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Collections Framework

The java collections framework standardizes the way in which groups of objects are handled by our programs. The collection framework was designed to meet several goals.

  • The framework had to be high-performance. The implementations for the fundamental collections are highly efficient.
  • The framework had to allow different types of collections to work in a similar manner and with a high degree of interoperability.
  • Extending/or adapting a collection had to be easy.
Note:- None of the collection classes are synchronized, but all the legacy classes are synchronized.

The legacy classes defined by java.util are Dictionary, Hashtable, Properties, Stack, Vector

Legacy interface - Enumeration

The Enumeration Interface:

The Enumeration interface defines the methods by which we can enumerate i.e. obtain one at a time, the elements in a collection of objects.

hasMoreElement()- It must return true while there are still more elements to extract and false when all the elements have been enumerated.

nextElement- It returnd the next object in the enumeration as a generic object reference i.e. each call to nextElement() obtains the next object in the enumeration.

Vector

Vector implements dynammic array. It is similar to arraylist but with two differences
  • Vector is synchronized.
  • Vector may contain legacy method that are not the part of collection framework.
Vector proves to be very useful if we don't know the size of array in advance or we just need that can be changed over the lifetime of a program.
Note:- Enumeration interface or foreach loop is used to traverse the Vector.

Syntax:-

Vector <object-name>= new Vector(<size>,<increment-value>);
                        

Here, size is the initial size defined to the Vector, increment-value is the value by which the Vector gets incremented whenever the size of the Vector is full and we add more element to the Vector.

Example:
import java.util.*;
class exvector
{
	public void vec()
	{
		Vector v=new Vector(3,2);    //Here, 3 is the size and 2 is the increment value
		v.addElement(new Integer(5));  //To add 1st element
		v.addElement(new Integer(6));  //To add 2nd element
		System.out.println("Size="+v.size());     //To print size
		System.out.println("Capacity="+v.capacity());    //To print capacity
		v.addElement(new Double(5.5));   //To add 3rd element
		v.addElement(new Double(7.6));   //To add 4th element
		v.addElement(new Double(9.3));   //To add 5th element
		System.out.println("Current Size="+v.size());    //To print increased size
		System.out.println("Capacity="+v.capacity());    //To print increased capacity
		Enumeration e=v.elements();   //To enumerate the element of the vector, here foreach loop can also be used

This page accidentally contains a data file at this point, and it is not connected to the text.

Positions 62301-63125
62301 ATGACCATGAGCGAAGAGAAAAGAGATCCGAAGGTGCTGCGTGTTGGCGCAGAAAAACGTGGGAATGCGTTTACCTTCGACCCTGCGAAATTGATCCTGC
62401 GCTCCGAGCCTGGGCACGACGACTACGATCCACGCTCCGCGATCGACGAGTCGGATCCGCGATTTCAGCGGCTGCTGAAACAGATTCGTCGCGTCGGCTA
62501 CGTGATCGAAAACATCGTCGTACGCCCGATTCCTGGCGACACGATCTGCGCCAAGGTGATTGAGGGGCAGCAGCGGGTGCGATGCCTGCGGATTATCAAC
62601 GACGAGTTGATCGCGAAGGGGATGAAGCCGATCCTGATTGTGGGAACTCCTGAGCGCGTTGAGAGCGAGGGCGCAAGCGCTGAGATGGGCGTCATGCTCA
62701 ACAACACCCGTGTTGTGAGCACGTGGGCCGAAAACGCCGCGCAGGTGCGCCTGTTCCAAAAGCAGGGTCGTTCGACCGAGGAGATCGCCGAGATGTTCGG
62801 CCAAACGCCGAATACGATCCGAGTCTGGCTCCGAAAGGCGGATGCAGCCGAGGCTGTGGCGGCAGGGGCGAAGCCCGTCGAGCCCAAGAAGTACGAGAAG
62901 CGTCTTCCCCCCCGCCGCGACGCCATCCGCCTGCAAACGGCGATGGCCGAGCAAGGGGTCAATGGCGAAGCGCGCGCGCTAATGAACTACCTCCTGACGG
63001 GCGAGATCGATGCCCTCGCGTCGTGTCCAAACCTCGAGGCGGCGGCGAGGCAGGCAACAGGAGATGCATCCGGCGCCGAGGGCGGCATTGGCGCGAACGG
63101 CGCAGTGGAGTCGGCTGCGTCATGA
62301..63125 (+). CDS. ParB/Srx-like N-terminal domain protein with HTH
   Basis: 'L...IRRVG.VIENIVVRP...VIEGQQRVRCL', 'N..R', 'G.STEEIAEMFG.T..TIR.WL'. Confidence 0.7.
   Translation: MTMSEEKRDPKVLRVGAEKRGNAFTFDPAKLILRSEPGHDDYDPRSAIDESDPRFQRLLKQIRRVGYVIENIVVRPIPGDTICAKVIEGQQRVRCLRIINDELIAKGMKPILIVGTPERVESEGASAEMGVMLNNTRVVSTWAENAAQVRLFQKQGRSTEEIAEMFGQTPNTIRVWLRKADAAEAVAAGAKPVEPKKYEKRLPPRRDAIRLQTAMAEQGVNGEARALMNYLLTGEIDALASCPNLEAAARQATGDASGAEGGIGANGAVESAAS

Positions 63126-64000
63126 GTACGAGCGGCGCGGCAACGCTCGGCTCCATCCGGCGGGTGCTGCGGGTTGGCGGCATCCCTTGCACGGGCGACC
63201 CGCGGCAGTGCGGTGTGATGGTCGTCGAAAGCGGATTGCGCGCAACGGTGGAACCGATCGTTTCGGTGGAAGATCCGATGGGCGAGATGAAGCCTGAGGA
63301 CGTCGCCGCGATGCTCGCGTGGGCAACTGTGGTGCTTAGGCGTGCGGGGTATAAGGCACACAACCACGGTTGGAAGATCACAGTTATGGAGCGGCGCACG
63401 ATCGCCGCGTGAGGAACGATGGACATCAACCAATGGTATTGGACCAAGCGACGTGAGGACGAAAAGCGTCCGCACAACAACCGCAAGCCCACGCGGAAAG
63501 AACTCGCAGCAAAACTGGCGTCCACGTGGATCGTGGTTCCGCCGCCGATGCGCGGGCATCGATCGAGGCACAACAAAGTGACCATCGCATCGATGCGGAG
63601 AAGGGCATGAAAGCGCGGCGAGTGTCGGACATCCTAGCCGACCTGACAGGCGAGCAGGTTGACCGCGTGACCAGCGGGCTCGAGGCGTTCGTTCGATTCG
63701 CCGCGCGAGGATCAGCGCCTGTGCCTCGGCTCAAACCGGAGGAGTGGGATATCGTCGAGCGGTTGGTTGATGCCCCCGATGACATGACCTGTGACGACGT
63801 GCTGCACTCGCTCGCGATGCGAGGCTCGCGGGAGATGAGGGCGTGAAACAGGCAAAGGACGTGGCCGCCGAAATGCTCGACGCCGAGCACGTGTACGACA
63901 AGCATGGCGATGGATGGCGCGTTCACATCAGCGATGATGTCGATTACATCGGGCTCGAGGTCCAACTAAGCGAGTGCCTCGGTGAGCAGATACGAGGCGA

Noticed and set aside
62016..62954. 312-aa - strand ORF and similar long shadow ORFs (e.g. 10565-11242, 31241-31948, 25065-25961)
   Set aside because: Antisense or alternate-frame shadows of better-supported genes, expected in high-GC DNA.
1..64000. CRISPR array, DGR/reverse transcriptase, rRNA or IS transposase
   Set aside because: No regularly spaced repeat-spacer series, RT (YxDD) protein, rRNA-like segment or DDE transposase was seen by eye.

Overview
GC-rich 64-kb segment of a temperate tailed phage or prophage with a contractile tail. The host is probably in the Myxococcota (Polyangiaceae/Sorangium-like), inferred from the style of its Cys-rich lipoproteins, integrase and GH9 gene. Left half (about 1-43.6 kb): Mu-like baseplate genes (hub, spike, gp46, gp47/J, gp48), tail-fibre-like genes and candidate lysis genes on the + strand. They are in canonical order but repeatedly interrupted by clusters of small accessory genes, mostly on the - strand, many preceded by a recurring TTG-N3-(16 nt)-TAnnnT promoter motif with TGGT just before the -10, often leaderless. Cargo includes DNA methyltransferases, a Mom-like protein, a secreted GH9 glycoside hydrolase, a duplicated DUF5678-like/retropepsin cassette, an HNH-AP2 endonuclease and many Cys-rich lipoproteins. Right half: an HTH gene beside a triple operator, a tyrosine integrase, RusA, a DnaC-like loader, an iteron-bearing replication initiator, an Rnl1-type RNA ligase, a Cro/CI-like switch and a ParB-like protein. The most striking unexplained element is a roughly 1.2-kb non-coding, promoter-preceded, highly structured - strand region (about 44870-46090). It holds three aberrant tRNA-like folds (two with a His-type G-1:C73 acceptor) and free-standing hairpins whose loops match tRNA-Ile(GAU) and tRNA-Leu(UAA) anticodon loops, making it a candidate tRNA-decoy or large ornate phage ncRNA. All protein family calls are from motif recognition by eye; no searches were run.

while(e.hasMoreElements())     //To check next element and move to next if it exists, otherwise return false
			System.out.println(e.nextElement());    //To print the value where the cursor reside i.e. the current pointer
	}
	public static void main(String[] arg)
	{
		exvector ob=new exvector();
		ob.vec();
		
	}
}
                            

OUTPUT:

E:\java\new_java>java exvector
Size=2
Capacity=3
Current Size=5
Capacity=5
5
6
5.5
7.6
9.3
                        

Stack

Stack is a subclass of Vector that implements a standard last-in, first-out stack (LIFO). Stack only defines the default constructor, which creates an empty stack.

push() is used to put an object on the top of the stack and pop() is used to remove and return the top element. An EmptyStackException is thrown if we call pop() when the invoking Stack is empty.
peek() - To return the top object.
empty() - Returns true if nothing is on the Stack.
search() - It determines whether an object exists on the Stack, and returns the number of pops that are required to bring it to the top of the Stack.

Example:
import java.util.*;
class exstack
{
	public void st()
	{
		Stack s=new Stack();
		s.push(5);
		System.out.println(s);
		s.push(new Integer(6));
		System.out.println(s);
		s.push(new Double(6.7));
		System.out.println(s);
		s.pop();
		System.out.println(s);
		s.push(new Integer(8));
		System.out.println(s);
	}
	public static void main(String[] arg)
	{
		exstack ob=new exstack();
		ob.st();
	}
}
                            

OUTPUT:

E:\java\new_java>java exstack
[5]
[5, 6]
[5, 6, 6.7]
[5, 6]
[5, 6, 8]
                        


Hashtable

Hashtable stores key/value pairs in a Hashtable. When using Hashtable, we specify an object that is used as a key, and the value that we want linked to that key. The key is then hashed, and the resulting Hashcode is used as the index at which the value is stored within the table.

A Hashtable is an array of list. Each list is known as bucket. The position of bucket is identified by calling hashcode() method. A Hashtable contains value based on key. It contains only unique elements. It is synchronized. It may not have any null key or value.

Example:
import java.util.*;
class exhashtable
{
	public void ht()
	{
		Hashtable<Integer,String> h=new Hashtable<Integer,String>();
		h.put(101,"Rahul");
		h.put(102,"Shyam");
		for(Map.Entry m:h.entrySet())     //To traverse the Hashtable, Map is a class and Entry is its property
			System.out.println(m.getKey()+"="+m.getValue());
	}
	public static void main(String[] arg)
	{
		exhashtable ob=new exhashtable();
		ob.ht();
	}
}
                            

OUTPUT:

E:\java\new_java>java exhashtable
102=Shyam
101=Rahul